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See All Customer Reviews. Shop Books. Read an excerpt of this book! Add to Wishlist. USD Sign in to Purchase Instantly. Explore Now. It is also one where feelings, myths, confused sentiments struggle to articulate themselves in public discourse, and where the sense of everyday security in the private lives of families and individuals is thwarted or undermined by large, impersonal forces they strain to understand.

11 September 2001: War, Terror and Judgement

This latter activity has been a major feature of the modern world, especially in situations of domination by western or colonial powers. The general right to resist, and, where extreme coercion exists, to take up arms, is generally recognised both in law and in modern political discourse: it was the basis for the Reaganite backing of revolt against communist third world regimes Angola, Grenada, Mozambique in the s as it was of communist backing for wars of national liberation in the s and s. This right is also a precious part of the legacy of political reflection, in west and in east, over many centuries.

The Christian legal and political tradition gave due respect to this principle.

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Terrorism is a distinct political and moral phenomenon, though of course interlinked with the issue of revolt and opposition to oppression. Terrorism refers to a set of military tactics that are part of military and political struggle, and which are designed to force the enemy to submit by some combination of killing and intimidation. As such it is deemed to be a violation of the rules and norms of warfare, in either of two senses. First, where these are formally encoded, as in the Geneva Conventions and their two Additional Protocols of , the latter of which cover albeit inadequately irregular and terrorist actions.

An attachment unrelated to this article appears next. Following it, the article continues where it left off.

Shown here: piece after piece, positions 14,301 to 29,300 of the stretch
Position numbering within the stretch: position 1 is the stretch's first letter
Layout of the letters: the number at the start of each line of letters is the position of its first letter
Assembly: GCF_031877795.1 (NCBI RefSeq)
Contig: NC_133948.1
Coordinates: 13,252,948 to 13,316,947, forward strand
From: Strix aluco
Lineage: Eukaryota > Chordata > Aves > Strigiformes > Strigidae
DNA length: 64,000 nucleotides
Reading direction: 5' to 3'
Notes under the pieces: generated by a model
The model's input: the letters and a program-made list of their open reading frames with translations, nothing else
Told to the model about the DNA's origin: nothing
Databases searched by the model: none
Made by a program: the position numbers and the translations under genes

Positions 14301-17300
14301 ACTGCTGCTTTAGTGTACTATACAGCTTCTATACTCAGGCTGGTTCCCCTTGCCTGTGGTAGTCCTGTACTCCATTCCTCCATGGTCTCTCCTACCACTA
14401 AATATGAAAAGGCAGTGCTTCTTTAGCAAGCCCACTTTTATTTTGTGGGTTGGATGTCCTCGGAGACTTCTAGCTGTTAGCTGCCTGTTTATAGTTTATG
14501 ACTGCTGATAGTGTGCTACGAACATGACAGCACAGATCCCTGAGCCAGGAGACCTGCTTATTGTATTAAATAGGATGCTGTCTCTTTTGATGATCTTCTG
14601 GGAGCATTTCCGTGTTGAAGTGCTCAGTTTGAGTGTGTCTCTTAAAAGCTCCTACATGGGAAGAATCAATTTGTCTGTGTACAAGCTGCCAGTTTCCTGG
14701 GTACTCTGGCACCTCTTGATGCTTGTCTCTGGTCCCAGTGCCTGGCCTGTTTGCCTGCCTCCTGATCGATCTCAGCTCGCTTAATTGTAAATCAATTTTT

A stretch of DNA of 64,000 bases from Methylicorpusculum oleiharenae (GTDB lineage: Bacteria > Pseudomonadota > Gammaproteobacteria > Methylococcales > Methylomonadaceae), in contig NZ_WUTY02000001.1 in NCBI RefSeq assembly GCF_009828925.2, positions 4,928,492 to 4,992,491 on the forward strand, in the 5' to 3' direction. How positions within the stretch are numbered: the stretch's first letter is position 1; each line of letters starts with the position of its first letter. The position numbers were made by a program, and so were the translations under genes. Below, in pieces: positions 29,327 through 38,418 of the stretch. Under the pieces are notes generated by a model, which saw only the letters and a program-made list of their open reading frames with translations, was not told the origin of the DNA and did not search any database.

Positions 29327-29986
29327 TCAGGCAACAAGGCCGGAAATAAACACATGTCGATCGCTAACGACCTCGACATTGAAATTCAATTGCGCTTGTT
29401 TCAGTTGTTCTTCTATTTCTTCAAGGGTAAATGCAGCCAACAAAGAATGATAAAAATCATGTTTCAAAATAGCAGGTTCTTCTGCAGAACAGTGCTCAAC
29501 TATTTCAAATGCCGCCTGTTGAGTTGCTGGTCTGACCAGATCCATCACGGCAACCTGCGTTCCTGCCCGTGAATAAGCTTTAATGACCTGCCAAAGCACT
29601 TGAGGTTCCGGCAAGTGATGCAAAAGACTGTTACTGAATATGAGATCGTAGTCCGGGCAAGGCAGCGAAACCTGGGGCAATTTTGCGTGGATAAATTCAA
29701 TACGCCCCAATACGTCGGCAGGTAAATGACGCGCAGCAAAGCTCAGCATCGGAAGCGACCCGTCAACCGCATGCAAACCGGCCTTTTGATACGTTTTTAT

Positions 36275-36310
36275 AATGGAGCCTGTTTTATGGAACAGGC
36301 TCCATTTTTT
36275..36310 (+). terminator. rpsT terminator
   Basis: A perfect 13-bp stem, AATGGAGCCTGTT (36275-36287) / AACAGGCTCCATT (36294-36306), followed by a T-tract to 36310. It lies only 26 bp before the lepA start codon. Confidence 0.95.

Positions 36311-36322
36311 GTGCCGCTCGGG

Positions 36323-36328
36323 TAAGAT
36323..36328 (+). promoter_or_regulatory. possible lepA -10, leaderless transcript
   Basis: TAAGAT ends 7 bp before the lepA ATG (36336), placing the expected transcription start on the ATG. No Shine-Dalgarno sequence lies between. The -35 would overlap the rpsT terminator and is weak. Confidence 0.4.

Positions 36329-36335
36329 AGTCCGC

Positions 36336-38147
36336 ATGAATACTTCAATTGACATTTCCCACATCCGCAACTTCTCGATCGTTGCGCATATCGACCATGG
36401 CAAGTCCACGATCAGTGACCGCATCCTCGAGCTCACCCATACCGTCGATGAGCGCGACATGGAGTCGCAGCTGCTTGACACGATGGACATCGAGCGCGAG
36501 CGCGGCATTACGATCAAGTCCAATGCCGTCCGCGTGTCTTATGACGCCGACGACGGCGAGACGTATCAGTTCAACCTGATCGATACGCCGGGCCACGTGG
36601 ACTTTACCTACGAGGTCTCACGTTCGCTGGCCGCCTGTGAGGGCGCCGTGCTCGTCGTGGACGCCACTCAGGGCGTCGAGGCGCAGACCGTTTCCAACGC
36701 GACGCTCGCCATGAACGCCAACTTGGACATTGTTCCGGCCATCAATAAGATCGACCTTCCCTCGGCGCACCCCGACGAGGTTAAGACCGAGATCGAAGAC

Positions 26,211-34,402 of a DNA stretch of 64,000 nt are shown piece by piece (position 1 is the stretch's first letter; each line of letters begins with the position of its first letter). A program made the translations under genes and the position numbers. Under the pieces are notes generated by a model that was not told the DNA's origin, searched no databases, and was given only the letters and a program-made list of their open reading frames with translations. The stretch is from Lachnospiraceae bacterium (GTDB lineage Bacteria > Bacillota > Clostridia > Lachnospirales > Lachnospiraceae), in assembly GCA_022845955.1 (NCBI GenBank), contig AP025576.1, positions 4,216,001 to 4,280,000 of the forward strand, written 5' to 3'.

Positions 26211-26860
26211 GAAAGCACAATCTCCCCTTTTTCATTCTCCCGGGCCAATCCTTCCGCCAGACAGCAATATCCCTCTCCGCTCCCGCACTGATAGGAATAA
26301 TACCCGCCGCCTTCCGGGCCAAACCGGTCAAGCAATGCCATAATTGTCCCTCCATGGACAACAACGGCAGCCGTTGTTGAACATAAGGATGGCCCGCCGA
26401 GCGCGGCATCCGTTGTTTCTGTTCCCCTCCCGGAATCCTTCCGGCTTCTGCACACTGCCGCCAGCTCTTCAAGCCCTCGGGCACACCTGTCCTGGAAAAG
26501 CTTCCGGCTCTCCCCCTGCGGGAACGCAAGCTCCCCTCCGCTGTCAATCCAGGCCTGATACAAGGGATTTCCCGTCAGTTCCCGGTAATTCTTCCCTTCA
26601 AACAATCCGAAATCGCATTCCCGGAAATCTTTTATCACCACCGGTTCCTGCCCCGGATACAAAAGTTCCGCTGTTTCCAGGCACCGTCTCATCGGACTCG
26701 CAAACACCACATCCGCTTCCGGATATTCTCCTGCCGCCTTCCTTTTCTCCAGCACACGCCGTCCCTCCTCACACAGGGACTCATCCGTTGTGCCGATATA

Second, where they exist informally, in relation to what are considered legitimate means of waging war. These are notoriously vague, and permit especially in situations of nationalist or religious fervour partisan interpretations, but they are also remarkably resilient and universal: the killings of women and children, of prisoners, or of groups of civilians are actions widely recognised in all cultures, religions and contexts as invalid in principle. This dimension should not be forgotten.